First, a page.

I was pumped for this record to come out, having been a longtime fan of A Perfect Circle and Tool, but honestly when I first listened to it it was underwhelming. That may have had more to do with the timing - it released just as my mother lost her battle with cancer, so I definitely had other things on my mind at the time. Hadn't listened since then, but Spotify, in it's infinite algorithmic wisdom, played one of the tracks during a workout the other day and I was struck by the themes. This prompted a re-listen and in amongst what amounts to a fairly meh collection of songs, I found a trio of tracks in the mid-section that are particularly pertinent given the chaos unfolding around the world at the moment. If you can tolerate Maynard's self-indulgent and fairly forthright commentary on the hypocrisies of modern life, I'd recommend these 3 at least.
Firstly, there's track 4, The Doomed. With an opening drum lick that felt like a throwback to some of their earlier work, this one starts slow, but the vocals hit hard an with an undertone of menace. Musically it's a bit all over the place with guitars not really carrying it except for when they build and drive home from around the 3:30 mark. Asynchronous drum beats build towards almost a marching rhythm towards the end and things seem to come together with what sounds like xylophones (?). Thematically it's religion-heavy as we've come to expect from Maynard. Focusing on the Beatitudes, blessings as recounted by Jesus, it explores how warped and twisted they have become by those who publicly espouse their faith yet violate it with their actions. They go so far as to suggest new Beatitudes more appropriate for the hypocrisy of the modern world.
Blessed are the fornicates
May we bend down to be their whores
Blessed are the rich
May we labour, deliver them more
Blessed are the envious
Bless the slothful, the wrathful, the vain
Blessed are the gluttonous
May they feast us to famine and war
As expected, it gets dark quickly, echoing the thoughts of many when the evil of those in power feels like it's overwhelming. Positive this ain't, but it seems prescient in the age of conservative pundits who are supposedly devoted to Jesus but are onto their 3rd wife and 7th sexual assault allegation. Suggesting that good folks are essentially doomed, it delivers a blunt message with a final growl over swelling guitars and drums.
Doomed are the poor
Doomed are the peaceful
Doomed are the meek
Doomed are the merciful
For the word is now death
And the word is now without light
The new beatitude:
"Fuck the doomed, you're on your own"
Next up track 5, So Long and Thanks for all the Fish. With the obvious nod to Douglas Adams and Hitchhikers Guide, this was my favourite song from the album from day one. Musically it's an upbeat journey with the repeated guitar riff and underlying drum beat carrying an optimistically lighthearted feel. Lyrically and thematically, obviously, it's almost the exact opposite. Overtly lamenting the waste and excess of modern society while acknowledging the swathe of celebrities that passed over the years preceding the album's release date as having "checked out", it's a juxtaposition of sound and theme that I think really works.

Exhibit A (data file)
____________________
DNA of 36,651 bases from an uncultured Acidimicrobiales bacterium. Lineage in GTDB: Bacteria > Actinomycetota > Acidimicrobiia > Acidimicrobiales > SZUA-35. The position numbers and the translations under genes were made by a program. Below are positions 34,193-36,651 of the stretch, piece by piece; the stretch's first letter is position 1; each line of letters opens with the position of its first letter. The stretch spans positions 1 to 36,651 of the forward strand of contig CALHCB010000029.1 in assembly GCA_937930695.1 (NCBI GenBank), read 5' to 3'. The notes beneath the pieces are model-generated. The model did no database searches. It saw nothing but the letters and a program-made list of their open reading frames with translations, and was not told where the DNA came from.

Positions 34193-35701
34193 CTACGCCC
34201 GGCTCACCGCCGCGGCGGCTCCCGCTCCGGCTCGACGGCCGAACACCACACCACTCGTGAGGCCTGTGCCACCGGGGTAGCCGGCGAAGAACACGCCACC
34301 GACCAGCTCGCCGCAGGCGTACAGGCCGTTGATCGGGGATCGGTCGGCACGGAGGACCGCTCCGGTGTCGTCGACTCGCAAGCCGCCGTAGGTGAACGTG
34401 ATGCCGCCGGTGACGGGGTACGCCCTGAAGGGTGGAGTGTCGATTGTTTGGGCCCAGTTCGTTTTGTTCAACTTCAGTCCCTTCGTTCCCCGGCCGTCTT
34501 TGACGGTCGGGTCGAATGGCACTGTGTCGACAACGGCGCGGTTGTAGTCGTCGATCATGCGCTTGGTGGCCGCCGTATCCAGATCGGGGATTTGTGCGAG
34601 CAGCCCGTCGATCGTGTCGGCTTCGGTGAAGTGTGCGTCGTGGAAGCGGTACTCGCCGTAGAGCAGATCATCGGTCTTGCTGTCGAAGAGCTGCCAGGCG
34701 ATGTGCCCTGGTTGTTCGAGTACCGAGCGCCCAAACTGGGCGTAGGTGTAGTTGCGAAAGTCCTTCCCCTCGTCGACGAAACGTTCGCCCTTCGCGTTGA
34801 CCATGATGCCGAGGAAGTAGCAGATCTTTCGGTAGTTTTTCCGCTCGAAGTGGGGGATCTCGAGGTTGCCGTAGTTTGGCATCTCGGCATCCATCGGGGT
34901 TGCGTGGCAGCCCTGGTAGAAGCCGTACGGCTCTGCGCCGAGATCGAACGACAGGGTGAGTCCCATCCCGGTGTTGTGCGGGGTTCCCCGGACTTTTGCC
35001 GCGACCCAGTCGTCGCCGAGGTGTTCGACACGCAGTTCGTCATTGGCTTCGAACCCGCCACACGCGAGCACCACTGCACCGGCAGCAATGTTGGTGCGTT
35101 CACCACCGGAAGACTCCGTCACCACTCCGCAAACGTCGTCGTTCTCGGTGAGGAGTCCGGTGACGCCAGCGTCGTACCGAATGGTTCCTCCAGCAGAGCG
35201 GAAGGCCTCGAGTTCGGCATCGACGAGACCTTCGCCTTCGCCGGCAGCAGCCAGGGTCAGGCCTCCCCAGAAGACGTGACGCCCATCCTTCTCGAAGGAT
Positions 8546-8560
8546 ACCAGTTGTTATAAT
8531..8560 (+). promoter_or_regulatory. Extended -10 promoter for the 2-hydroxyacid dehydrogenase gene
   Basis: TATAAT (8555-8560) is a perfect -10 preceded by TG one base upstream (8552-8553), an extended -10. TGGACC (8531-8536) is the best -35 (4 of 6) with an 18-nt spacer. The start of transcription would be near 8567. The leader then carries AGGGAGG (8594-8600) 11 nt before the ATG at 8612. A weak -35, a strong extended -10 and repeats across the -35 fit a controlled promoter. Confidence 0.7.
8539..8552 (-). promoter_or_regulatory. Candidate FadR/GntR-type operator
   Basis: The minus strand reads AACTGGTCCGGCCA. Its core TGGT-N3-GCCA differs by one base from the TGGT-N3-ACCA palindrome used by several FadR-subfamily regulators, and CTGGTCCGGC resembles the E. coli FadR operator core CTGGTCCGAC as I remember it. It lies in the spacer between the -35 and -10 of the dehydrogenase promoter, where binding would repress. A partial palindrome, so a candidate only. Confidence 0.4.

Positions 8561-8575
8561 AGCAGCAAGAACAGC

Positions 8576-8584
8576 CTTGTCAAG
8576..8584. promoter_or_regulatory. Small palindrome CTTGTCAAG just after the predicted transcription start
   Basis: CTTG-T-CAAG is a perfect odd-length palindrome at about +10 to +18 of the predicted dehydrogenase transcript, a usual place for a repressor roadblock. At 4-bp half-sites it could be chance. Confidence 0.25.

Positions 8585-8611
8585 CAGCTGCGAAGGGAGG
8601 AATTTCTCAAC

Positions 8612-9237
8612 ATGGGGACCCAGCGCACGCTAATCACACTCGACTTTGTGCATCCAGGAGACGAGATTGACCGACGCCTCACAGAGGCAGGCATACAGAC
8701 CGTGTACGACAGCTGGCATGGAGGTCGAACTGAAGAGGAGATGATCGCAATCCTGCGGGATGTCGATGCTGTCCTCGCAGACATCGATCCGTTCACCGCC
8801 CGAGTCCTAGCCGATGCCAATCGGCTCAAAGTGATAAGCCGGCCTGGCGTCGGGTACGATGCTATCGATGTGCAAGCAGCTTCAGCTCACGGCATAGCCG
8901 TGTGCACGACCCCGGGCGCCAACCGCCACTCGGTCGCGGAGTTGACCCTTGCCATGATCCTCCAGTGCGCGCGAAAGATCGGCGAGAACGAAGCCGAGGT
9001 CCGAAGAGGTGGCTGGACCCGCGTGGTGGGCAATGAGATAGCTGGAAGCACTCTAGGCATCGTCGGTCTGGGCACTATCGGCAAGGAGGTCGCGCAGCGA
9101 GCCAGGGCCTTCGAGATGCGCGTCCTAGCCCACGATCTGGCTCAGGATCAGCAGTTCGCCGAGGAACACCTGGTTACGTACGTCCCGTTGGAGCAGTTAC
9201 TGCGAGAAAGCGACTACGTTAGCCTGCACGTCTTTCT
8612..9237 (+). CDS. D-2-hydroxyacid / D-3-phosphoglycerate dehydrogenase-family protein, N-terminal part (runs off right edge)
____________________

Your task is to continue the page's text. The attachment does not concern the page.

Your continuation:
Time is money and money's time
We wasted every second dime
On diets, lawyers, shrinks and apps and flags and plastic surgery
Now Willy Wonka, Major Tom, Ali, and Leia have moved on
Signal the final curtain call in all its atomic pageantry
With a sense of glee the final chorus (?) welcomes the apocalypse with open arms after assuring us that "all the dolphins have moved on", quoting Adams.
For this fireworks display
Mind and body blown away
What a radiant crescendo
I've listened to this song on a loop many times and honestly, it's kind of comforting at this point. We're all only here for a short time, let's focus on doing the right thing, helping people and enjoying ourselves. Otherwise we may as well nuke the whole thing and leave it for the roaches.
Rounding out the trio is Talk, Talk, again with the religious undertones that Maynard introduces with all the subtlety of a bulldozer. This was another one that resonated with me at the time, but not as strongly as track 5, at least initially. Paraphrasing James 2:14-26 and quoting directly from it at some points, it explores the message actions over words. Chastising those who spout empty rhetoric contrasted with the hypocrisy or laziness of their actions, it's very similar thematically to track 4. As such it bookends quite nicely the "fuck it, blow it all up" attitude of track 5. Listening in the aftermath of my mother's passing it conveyed a message of hope - she dedicated most of her life towards service of others, retiring after decades as a teacher to go on and work for a community transport organization, helping the most vulnerable among us. She truly lived her faith (such as it was) through her life's works. Listening again a few months later, in the aftermath of yet another American mass shooting, it stirred a cold rage within me in the face of empty platitudes from the nations supposed leaders, bought and paid for by NRA dollars.
Like cake in a crisis
We're bleeding out
Musically, this rage builds steadily throughout the song. It starts with a piano composition and easy drumbeat giving a light and airy feel but progresses quickly towards stabs of power chords underscoring the message of the chorus and into the first bridge, where he quotes almost directly from the scripture. The final howling guitars accompany the final lyrical haymaker of the song.
Try braving the rain
Try lifting the stone
Try extending a hand
Try walking your talk or get the fuck out of my way
Those were the highlights of the album for me, but the themes are fairly consistent throughout. Hope these tracks resonate with you as well.